Variations in groundwater recharge and associated risks to groundwater supplies over Uganda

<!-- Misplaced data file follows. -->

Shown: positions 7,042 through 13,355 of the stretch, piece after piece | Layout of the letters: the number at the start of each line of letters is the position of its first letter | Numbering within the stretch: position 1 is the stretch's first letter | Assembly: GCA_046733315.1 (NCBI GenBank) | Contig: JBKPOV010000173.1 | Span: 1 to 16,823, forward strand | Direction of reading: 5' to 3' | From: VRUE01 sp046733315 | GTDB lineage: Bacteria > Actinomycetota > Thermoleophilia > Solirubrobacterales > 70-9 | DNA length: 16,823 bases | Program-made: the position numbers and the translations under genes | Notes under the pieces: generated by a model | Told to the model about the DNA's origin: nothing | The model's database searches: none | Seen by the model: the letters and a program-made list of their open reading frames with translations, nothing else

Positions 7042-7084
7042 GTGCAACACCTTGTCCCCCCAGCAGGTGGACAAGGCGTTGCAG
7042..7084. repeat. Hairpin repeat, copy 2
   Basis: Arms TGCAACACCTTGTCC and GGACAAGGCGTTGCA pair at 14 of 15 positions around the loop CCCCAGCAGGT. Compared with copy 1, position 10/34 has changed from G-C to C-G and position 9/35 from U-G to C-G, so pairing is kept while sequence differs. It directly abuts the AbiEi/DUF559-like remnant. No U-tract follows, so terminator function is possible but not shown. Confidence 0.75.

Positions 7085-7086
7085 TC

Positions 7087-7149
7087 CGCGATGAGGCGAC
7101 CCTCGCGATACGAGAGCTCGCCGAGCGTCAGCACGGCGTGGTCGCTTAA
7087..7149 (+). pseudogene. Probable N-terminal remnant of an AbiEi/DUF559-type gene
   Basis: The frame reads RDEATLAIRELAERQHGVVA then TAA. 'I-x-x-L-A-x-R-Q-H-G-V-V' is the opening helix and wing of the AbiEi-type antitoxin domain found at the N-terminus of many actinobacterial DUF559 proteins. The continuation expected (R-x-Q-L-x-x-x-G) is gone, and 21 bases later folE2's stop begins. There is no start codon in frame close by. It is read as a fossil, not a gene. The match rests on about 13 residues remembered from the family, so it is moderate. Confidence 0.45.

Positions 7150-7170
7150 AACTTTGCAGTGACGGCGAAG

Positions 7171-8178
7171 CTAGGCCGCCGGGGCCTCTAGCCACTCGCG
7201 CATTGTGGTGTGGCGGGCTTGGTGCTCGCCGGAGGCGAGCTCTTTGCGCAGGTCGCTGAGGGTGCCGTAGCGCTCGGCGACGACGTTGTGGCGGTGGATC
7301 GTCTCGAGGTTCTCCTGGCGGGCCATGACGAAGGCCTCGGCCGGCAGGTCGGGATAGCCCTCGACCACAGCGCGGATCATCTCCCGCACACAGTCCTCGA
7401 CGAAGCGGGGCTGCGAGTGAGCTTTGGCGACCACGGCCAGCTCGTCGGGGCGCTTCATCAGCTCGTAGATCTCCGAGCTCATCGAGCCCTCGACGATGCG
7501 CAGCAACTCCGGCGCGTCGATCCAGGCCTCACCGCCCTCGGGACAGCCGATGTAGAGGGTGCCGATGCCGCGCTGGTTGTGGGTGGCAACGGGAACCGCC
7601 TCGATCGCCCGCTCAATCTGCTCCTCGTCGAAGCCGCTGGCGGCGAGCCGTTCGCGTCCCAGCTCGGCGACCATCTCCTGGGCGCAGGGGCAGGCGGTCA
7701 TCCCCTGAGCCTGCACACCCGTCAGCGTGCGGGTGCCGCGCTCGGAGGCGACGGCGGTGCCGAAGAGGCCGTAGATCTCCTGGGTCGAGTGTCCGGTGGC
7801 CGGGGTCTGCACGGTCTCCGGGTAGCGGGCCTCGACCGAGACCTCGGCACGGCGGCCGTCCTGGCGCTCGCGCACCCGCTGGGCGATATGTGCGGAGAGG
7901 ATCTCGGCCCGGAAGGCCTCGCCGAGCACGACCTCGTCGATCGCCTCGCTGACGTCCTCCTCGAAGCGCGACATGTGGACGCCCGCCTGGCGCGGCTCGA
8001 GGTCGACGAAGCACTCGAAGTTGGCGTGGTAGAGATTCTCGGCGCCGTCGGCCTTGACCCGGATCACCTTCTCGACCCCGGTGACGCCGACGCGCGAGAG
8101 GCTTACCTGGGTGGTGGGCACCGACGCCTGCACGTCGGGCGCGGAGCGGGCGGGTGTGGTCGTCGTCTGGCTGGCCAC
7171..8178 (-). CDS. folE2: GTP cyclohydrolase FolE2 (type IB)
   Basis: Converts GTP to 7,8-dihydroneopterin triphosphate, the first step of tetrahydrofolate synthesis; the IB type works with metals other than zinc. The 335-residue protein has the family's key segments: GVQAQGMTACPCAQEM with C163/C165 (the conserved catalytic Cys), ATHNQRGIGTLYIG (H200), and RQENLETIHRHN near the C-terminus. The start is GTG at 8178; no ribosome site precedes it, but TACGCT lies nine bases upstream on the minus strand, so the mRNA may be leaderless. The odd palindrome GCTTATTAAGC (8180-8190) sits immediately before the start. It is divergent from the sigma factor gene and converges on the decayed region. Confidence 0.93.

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Majority of Uganda’s population relies on groundwater as an accessible source to meet their water demands especially in times of prolonged dry seasons. Its importance will likely increase with a changing climate where extreme events like drought are projected to increase in the future. However, it is still unclear, how climate change will impact groundwater systems and thus the availability of this vital resource. The main objective of this study was to examine changes in groundwater recharge and its implications on groundwater availability over Uganda. This was done using a multi-model ensemble of eight global hydrological models (GHMs) of the Inter-Sectoral Impact Model Intercomparison Project (ISIMIP2b) that are forced by the bias-adjusted output of four global circulation models (GCMs). The study assessed the space-time variability in groundwater recharge, the recharge/precipitation ratio, and assessed areas potentially at risk to future groundwater shortages over Uganda. The results showed that; groundwater recharge is projected to increase by 5-75% in most parts of the country with isolated decreases of 5-25% in the districts of Koboko, Yumbe, Arua, Nebbi, Moyo, & Adjumani in the Northwest, and Isingiro, Rakai, Mbarara, Kiruhura, Lwengo, Bushenyi in Southwestern Uganda, and that the contribution of precipitation to recharge is likely to decrease in the future. The study concludes that, despite of the projected increases in groundwater recharge, over 90 million people are likely to suffer from groundwater shortages in the future. The study therefore recommends that alternative sources of water should be thought of in areas bound to suffer from groundwater shortages.